Advertisement
YOU ARE HERE: LAT HomeCollections

Glint of Hope in Land-Sales Case

Buyers who lost savings might now be guided to home purchases

November 13, 1996

About 2,500 hard-working Latino families thought they had found the American dream. In 1978 they began to put their savings into a huge Antelope Valley real estate offering that promised affordable land for homes. By 1994, when the dream finally shattered amid allegations of misrepresentation, 1,500 families were still paying.

Prosecutors now charge that the land buyers were swindled: sold land zoned for commercial or industrial uses only; land without water or sewer or electrical hookups, land already owned by others; even a parcel in the middle of a freeway. The developer, Marshall Redman, faces a preliminary hearing today on seven counts of felony fraud.

It would have been bad enough if local officials and city, county and state watchdog agencies just had been unaware. But despite more than 100 inquiries and complaints to elected officials and six government agencies, nothing was done to bring a quick halt to the matter or implement a timely and reasonable means of recovering lost investments, according to Times reports.

Action by the Los Angeles City Council and the county Board of Supervisors has been belated. One of the loudest voices of outrage now, Supervisor Mike Antonovich, once created a task force that forced some of these unsophisticated buyers off the land they thought they owned.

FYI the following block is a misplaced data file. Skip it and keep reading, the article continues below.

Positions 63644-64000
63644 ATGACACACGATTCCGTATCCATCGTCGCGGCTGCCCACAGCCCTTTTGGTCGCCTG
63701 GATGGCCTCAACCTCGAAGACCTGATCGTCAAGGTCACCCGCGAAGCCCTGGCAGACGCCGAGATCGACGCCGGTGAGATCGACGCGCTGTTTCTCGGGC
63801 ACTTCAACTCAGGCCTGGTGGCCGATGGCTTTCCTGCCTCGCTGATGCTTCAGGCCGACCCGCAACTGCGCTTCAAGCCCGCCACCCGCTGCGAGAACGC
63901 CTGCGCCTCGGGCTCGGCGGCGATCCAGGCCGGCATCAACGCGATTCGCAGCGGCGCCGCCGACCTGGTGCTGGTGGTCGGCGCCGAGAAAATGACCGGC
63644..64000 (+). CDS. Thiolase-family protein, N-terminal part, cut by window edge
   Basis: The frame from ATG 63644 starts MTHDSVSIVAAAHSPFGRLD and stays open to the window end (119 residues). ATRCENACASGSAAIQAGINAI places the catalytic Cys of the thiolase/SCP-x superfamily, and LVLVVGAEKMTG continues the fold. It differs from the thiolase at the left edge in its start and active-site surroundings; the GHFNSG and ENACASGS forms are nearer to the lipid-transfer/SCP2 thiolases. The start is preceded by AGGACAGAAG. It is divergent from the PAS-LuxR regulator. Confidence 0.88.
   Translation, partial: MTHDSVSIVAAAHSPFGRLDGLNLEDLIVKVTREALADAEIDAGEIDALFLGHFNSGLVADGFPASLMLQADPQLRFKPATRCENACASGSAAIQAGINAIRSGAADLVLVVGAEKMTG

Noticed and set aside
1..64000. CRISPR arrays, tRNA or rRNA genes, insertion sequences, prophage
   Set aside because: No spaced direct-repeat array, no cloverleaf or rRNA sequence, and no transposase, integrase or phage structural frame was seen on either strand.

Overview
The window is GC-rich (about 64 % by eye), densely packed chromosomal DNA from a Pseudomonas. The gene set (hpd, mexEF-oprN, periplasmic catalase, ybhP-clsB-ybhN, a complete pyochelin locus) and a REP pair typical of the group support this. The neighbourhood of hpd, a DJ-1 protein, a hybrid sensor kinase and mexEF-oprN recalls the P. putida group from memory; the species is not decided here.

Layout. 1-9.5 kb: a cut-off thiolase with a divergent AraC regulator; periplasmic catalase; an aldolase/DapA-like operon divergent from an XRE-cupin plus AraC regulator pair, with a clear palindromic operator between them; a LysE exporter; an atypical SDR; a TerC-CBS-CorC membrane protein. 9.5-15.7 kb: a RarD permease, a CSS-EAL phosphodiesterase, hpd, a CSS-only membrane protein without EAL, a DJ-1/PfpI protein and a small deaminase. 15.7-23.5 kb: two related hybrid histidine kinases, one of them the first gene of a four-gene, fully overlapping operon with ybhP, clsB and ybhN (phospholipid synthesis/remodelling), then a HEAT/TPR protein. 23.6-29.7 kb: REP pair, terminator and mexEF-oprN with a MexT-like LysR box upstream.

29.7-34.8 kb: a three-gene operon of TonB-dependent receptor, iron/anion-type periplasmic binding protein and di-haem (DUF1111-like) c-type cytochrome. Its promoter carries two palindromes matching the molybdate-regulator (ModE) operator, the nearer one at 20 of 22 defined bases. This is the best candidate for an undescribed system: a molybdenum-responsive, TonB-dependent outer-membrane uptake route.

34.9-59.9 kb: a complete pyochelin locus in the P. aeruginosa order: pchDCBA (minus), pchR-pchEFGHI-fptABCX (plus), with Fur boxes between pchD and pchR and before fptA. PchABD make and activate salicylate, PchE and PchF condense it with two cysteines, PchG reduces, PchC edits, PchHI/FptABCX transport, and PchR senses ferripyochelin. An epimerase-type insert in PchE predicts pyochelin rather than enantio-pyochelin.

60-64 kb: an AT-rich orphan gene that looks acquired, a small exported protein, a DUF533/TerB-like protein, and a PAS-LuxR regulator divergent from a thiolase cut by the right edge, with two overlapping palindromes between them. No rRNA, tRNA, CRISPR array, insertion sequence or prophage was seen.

Only now might a few of these buyers finally glimpse a silver lining. The federal government holds title to scores of foreclosed properties in and around nearby Palmdale and Lancaster and is willing to unload them at huge discounts. Some of the buyers could benefit. County officials are trying to mount an ambitious rescue plan involving grants and other aid. This is good, though it may be too little too late. Too bad there wasn't more light shed on every elected body and watchdog agency that so badly failed to exercise proper oversight on this one.

Advertisement
Los Angeles Times Articles
|
|
|